Announcements, Performances

My 2013 Spring Recital

I hope you all enjoyed a wonderful Easter weekend!

Saturday was my students’ Spring Recital!  Like last year, I held it at my local library.  My students all did such a nice job — they make me so proud!

DSC_20130330_154803In photo above you’ll see each student with a rose, which is a tradition I’ve kept up for the last few years.  It’s nice to give something at the end of the recital, and giving a rose is a nice, affordable gesture to congratulate them for their performance and hard work.

Do you have a recital tradition?  :)

Announcements, Performances

Spring Recital Details

As I mentioned yesterday, our Spring Recital was Saturday!  Here’s how it went down:

  • It was held at the local library.  They have an atrium with a Steinway baby grand piano.  In the past, I’ve always held recitals at churches (and once at a school).  I look for churches with grand pianos that can be moved to the center of the sanctuary.  Being new in town, I haven’t yet discovered which churches have this kind of set-up (plus they have to be affordable).  Two of my students suggested using the library, so we did.  It costs $50 to rent and it’s a nice location with high ceilings and lots of natural light.  I was happy with it!
  • I always play something at my students’ recitals.  This year, I asked my friend, a violinist for whom I’m accompanying for her semester juries at my local university, to play her jury piece with me.  She was thrilled to be asked — but she needed to be first on the program so she could leave early for another event she had in the afternoon.  I wish I could let you hear the piece — but I forgot to start the video camera before we played the piece!  (I’m still kicking myself.)  Anyway, here’s Itzhak Perlman playing it.
httpv://www.youtube.com/watch?v=bKI9uoNfC18
  • After the violin piece, my students played.  I had 10 out of my 16 students play at the recital (the others are adult students, new 4-year-old students, or had a schedule conflict).  I knew it would be a short and sweet recital, but I still feel recitals are beneficial enough that it was worth doing anyway!
  • After playing, my students stood in the front for a group photo, and I gave them each a rose for their performance.  It’s a tradition I’ve been doing for a few years now, although my students in my new town, of course, have not experienced it yet.
  • Afterwards, we had a little reception with cupcakes, a Kit Kat piano (a la Pinterest), and cheese n’ crackers.

I don’t think I can share video of the recital since the pieces performed are under copyright, but I hope to share a photo slideshow soon!

Do you all have Spring Recitals coming up?  I like holding mine early in the Spring because May and June are such a busy months.

Ear Training, Early Childhood Music, Performances, Printables

Listening Sheet for Young Students

As I mentioned last week, during my recent Piano Party/recital rehearsal I gave a listening sheet to my young beginners to complete as they listened to their fellow students perform.  Here’s what it looked like:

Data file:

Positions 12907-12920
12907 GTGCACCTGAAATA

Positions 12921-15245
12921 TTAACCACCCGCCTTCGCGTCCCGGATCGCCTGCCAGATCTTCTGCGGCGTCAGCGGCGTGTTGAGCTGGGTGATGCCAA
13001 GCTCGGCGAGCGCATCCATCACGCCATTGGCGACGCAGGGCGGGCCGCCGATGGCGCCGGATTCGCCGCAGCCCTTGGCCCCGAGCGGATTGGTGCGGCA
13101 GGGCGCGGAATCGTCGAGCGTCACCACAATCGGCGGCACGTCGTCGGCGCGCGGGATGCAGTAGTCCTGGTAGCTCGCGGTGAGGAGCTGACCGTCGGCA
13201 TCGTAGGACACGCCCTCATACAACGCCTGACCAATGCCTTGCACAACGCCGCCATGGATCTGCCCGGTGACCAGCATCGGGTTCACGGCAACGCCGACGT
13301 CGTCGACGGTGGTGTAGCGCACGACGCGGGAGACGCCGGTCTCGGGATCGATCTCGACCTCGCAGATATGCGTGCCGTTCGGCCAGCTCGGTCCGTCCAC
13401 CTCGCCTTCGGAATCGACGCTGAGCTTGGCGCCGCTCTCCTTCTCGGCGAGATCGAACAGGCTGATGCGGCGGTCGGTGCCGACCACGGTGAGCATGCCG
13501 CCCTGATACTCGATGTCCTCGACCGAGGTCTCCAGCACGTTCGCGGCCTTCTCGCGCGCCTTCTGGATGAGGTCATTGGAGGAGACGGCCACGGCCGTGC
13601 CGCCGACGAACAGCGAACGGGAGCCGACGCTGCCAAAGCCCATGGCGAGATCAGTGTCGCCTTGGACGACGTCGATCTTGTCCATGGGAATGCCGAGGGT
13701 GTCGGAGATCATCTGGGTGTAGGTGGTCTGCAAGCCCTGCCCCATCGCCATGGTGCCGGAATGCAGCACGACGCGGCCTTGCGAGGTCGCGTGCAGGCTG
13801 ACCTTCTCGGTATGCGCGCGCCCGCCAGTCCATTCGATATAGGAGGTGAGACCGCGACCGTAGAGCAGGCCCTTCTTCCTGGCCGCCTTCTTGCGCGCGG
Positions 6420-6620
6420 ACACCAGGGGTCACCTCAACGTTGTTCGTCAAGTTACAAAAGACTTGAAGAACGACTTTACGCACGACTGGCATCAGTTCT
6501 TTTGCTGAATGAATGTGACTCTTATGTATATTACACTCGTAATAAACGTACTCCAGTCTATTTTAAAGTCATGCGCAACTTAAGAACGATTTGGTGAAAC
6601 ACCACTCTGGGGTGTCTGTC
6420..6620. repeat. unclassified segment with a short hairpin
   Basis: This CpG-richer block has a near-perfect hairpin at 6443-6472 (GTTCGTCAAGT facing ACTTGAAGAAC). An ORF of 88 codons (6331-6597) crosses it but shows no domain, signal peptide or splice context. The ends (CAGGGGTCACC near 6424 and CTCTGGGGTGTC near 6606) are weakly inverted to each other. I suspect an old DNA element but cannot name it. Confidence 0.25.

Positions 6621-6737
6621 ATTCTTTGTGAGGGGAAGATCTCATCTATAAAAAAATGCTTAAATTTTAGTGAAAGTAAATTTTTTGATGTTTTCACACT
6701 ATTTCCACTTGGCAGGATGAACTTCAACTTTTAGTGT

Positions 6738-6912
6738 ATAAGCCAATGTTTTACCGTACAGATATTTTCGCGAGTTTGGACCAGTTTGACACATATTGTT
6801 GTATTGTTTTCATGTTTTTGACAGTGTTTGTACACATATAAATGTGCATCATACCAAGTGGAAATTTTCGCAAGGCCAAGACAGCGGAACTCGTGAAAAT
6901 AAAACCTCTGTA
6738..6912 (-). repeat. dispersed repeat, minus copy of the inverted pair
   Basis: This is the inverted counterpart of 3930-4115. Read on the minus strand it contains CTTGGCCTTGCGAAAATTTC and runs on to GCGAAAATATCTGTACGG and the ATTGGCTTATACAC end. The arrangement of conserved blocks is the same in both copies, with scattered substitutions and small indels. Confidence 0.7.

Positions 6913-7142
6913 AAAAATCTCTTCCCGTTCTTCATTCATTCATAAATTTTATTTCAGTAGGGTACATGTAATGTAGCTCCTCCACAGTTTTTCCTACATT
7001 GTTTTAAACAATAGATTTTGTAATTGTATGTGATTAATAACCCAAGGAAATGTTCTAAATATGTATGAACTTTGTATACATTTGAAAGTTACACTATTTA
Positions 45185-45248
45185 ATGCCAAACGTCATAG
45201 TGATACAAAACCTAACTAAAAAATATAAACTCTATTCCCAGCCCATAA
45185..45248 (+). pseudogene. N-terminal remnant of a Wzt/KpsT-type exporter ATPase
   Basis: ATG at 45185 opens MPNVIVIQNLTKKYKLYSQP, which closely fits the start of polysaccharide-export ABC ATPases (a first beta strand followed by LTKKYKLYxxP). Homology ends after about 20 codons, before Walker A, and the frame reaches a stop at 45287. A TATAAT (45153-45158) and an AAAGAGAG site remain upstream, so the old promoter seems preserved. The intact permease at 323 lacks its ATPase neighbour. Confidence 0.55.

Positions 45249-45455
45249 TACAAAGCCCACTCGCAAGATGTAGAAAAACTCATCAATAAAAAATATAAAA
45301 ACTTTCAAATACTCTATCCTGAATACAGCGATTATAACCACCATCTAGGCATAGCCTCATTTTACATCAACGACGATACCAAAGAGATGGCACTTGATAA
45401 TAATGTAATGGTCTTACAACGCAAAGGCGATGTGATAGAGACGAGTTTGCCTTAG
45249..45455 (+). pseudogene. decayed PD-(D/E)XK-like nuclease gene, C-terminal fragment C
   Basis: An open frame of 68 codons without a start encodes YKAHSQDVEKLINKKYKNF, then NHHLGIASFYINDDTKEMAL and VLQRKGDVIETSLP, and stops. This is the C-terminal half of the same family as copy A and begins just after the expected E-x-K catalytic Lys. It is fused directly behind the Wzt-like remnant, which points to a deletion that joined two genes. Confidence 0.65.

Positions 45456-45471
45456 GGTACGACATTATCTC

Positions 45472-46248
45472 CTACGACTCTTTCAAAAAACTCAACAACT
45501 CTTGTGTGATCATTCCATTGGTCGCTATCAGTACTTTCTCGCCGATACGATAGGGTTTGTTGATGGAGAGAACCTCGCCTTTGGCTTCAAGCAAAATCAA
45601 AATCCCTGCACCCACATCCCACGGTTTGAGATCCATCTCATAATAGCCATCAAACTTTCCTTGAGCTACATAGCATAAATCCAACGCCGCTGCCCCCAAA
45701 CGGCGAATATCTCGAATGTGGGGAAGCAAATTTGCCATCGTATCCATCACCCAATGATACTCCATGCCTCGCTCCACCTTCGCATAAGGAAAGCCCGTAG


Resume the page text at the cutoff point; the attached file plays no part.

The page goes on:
I put each sheet in a plastic sheet protector and gave them a dry erase marker with a piece of felt so they could re-use the sheet for each piece they heard.  It worked pretty well — my students were very attentive and really liked telling me about what they circled between pieces!

This worksheet would also work well for private lessons or group classes with beginner students to use while listening to recordings — like Carnival of the Animals, or whatever.

I do wish the sheet protector cleaned off a little better.  The ones I used have kind of a matte surface…maybe I need to get some of the thicker, shiny ones?  Or try laminating?

Anyway, my students really enjoyed this listening sheet!  I found the clip art on some various public domain clip art sites.  You could easily design your own the same way.  Or if you’d like to download mine, visit the Printables > Worksheets page and scroll down to the L’s for “Listening Sheet for Young Students.”

P.S.:  As requested, I added a page to the Rhythm Value Cards pdf: three beamed eighth note cards for use in compound time signatures.  (Thanks for catching that, Bee!)

improving as a teacher, Performances, Practice, Reading Notation, Teaching Piano

Teaching Tip: Achieving Fluency

Have you ever have a student play a piece with frequent hesitations throughout, even though you know they can play much better than that?  This phenomenon can occur with all ages/levels of students.  Why does this happen?  What is going on when this happens?  This article will examine possible causes of and solutions for a lack of fluency.

A lack of fluency could be caused by a number of things:

  1. A lack of the proper technique required for the executing the piece;
  2. A lack of familiarity of the notes of the piece;
  3. A tempo that is too fast for the student’s ability at that moment; or,
  4. A lack of mentally “chunking” the information on the page properly.  The analogy I use to refer to Number 4 is that the students feels like they are wearing horse blinders, or are mentally experiencing tunnel vision.

Continue reading “Teaching Tip: Achieving Fluency”

Games, Performances, seasonal / holiday

Christmas Recital/Party Success! – Games

Well, my students’ Christmas party/recital was a success!   What a great way to finish off the year.

The recital took place in my home.  Whenever my college music history textbooks mentioned Schubertiads, I used to dream about the idea of having informal music performance parties in my home.  Since my studio is still small, I thought having our Christmas recital in my home would be so fun!  About 25 people attended, which is probably close the max that I can fit.  Next year I’ll have to find another location, or hold the party with just the students.  But it was nice and cozy this year!

We kicked off the party with the recital portion, and then we played three music games: